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Mixed-age teams: When baby boomers meet Generation Z in the workplace


When young people work together with old people, misunderstandings can quickly arise. Good generation management helps mixed-age teams.

When young people work together with old people, misunderstandings can quickly arise.

Good generation management helps mixed-age teams.

Many older people are retiring later and later, young people are pouring into the job market with good qualifications: in some companies up to five generations are now coming together.

Some conflicts can arise from this.

But it also offers a lot of potential to learn from each other and make the team strong together.

Boomer, X, Y or Z: Which generations are there?


A mixed-age team in a meeting.

© IMAGO/Vasily Pindyurin

The majority of humanity currently belongs to six generations.

Each grew up under very specific social, economic and political circumstances that shaped their lives.

This connects people in certain age groups – and sometimes alienates them from older and younger generations.

This is what the current generations are called and what makes them special:

  • The Silent Generation (ca. 1922–1945):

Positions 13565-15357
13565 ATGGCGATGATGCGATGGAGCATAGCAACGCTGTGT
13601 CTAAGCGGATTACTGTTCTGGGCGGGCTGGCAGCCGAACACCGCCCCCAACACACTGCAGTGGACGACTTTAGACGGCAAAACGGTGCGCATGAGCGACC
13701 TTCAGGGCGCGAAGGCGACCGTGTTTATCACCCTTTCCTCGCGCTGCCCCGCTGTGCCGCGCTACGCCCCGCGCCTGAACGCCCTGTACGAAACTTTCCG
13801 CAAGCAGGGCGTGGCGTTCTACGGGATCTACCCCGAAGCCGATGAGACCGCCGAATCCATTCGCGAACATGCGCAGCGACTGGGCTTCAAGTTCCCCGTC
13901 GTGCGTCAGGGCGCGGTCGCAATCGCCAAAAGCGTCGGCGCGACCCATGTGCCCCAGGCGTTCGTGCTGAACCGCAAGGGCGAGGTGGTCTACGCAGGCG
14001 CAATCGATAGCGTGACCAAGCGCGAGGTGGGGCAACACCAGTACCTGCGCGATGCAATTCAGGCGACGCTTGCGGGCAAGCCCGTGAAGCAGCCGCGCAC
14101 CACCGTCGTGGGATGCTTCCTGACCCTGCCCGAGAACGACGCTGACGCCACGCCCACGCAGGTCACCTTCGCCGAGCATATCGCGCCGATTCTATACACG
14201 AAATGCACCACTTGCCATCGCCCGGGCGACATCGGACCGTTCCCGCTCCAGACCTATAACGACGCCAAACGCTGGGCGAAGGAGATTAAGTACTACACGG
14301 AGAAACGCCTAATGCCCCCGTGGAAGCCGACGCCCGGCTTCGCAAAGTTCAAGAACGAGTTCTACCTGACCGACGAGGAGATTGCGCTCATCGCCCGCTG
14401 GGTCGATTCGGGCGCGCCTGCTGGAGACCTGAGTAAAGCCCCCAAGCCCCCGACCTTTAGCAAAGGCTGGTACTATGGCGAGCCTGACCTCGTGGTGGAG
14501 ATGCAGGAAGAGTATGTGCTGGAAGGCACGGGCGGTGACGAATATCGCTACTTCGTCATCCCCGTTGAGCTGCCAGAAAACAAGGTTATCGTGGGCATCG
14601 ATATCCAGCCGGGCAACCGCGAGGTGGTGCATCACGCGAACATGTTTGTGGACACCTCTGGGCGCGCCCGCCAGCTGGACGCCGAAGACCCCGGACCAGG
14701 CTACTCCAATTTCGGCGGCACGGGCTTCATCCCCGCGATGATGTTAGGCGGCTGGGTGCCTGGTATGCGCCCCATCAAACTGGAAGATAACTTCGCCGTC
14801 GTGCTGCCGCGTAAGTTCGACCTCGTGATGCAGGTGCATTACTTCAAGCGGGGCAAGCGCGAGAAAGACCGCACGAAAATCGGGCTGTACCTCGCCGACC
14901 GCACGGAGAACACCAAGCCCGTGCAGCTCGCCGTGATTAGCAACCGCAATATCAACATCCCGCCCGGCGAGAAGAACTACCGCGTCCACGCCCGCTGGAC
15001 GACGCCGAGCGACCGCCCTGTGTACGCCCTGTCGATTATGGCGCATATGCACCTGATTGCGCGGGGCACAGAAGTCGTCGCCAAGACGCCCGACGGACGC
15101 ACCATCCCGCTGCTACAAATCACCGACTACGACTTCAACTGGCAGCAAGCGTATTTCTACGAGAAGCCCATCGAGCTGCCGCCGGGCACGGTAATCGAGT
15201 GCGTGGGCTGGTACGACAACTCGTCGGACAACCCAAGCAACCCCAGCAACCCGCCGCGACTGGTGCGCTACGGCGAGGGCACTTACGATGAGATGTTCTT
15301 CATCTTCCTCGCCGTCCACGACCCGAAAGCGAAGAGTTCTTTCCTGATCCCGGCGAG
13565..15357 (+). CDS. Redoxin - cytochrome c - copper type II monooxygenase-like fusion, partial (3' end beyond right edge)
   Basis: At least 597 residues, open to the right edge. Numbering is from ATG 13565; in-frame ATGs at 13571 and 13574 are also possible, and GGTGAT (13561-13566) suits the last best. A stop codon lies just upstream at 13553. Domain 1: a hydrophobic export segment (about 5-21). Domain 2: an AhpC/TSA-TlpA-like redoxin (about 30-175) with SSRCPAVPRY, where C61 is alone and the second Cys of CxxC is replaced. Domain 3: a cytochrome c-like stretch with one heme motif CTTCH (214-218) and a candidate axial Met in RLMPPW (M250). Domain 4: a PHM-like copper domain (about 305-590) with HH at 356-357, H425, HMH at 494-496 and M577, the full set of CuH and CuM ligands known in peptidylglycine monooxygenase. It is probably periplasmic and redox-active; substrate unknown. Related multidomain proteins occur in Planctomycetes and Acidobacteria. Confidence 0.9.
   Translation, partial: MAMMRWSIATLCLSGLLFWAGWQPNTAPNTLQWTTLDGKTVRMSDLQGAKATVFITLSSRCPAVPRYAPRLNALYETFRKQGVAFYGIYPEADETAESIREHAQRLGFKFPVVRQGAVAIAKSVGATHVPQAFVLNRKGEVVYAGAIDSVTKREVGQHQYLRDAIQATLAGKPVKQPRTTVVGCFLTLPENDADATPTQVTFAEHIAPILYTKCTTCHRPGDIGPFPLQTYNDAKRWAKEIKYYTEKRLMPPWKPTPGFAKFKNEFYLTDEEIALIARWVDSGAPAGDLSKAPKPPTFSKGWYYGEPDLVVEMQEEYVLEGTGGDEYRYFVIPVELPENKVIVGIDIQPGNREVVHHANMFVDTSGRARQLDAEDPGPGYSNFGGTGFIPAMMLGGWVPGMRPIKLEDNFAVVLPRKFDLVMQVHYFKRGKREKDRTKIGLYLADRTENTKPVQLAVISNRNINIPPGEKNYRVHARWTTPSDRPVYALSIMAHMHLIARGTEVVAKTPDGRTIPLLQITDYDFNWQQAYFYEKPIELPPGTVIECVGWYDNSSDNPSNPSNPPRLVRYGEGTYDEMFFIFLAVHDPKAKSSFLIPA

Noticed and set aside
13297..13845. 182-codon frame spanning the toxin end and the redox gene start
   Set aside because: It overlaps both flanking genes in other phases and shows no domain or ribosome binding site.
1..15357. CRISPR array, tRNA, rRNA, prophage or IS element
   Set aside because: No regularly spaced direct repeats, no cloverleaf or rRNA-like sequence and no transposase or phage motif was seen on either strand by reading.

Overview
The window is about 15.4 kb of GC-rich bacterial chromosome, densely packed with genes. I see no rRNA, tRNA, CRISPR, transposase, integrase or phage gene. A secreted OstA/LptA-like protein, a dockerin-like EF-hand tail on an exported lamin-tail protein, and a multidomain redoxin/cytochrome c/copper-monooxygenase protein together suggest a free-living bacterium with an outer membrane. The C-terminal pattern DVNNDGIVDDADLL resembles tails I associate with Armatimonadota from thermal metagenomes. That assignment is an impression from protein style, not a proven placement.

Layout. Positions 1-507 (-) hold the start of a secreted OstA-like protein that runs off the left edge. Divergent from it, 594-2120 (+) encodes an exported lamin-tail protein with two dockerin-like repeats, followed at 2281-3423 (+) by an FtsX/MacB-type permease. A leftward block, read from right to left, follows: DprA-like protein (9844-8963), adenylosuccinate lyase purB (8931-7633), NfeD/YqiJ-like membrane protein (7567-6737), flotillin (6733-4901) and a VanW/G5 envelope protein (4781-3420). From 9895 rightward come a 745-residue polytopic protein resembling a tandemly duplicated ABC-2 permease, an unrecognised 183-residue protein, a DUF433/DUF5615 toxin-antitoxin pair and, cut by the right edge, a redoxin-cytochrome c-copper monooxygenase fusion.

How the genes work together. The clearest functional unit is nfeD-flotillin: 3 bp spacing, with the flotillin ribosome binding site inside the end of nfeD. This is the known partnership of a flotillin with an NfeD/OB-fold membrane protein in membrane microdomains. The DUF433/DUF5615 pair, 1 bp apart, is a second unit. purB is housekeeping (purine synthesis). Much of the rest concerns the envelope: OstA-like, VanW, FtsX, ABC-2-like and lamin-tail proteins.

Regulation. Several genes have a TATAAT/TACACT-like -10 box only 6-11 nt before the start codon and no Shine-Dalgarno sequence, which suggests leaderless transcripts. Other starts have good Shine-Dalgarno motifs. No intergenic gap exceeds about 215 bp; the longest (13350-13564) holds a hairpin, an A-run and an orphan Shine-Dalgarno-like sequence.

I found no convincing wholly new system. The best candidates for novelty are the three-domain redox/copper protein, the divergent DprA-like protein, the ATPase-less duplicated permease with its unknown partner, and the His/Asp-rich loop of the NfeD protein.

These people grew up or were born during World War II.

    You know great shortages and massive insecurities.

    And that's exactly what they want to avoid in their working life as much as possible.

    You like it quiet and safe - and therefore prefer to keep your worries and thoughts to yourself.

    This makes them the "silent generation".

    Some also call them "traditionalists", because everything should stay the way it is.

    Most members of this age group are already retired.

    But they can still be found in family businesses in particular and may even have a say.

  • Baby boomers (1946–1964):

    Baby boomers are the generation of the economic miracle, but they inherited the uncertainties of the war from their parents.

    For people of this age, work is very important.

    It often takes precedence over private life.

    On the other hand, they often find it difficult to use digital media.

    When in doubt, they prefer to pick up the phone.

  • Generation X (1965–1979):

    With Generation X, the desire for security dwindled.

    Nevertheless, a permanent job is even more important to them than a good salary.

    But unlike the baby boomers, Generation Xers are not workaholics.

    They work to ensure a good standard of living, not on principle.

  • Generation Y or Millennials (1980-1995):

    Millennials are looking for meaningful work.

    It is important to them that work is fun and compatible with private life.

    They want flexible working hours and space for self-realization.

    They like to blur the lines between work and private life.

    Generation Y is the first to grow up with digital media.

  • Generation Z (1996-2010):

    With Gen Z, a young generation is entering the job market that is better educated than ever before.

    On the other hand, the young people have high demands on their job and present them with self-confidence.

    They strictly separate work and private life.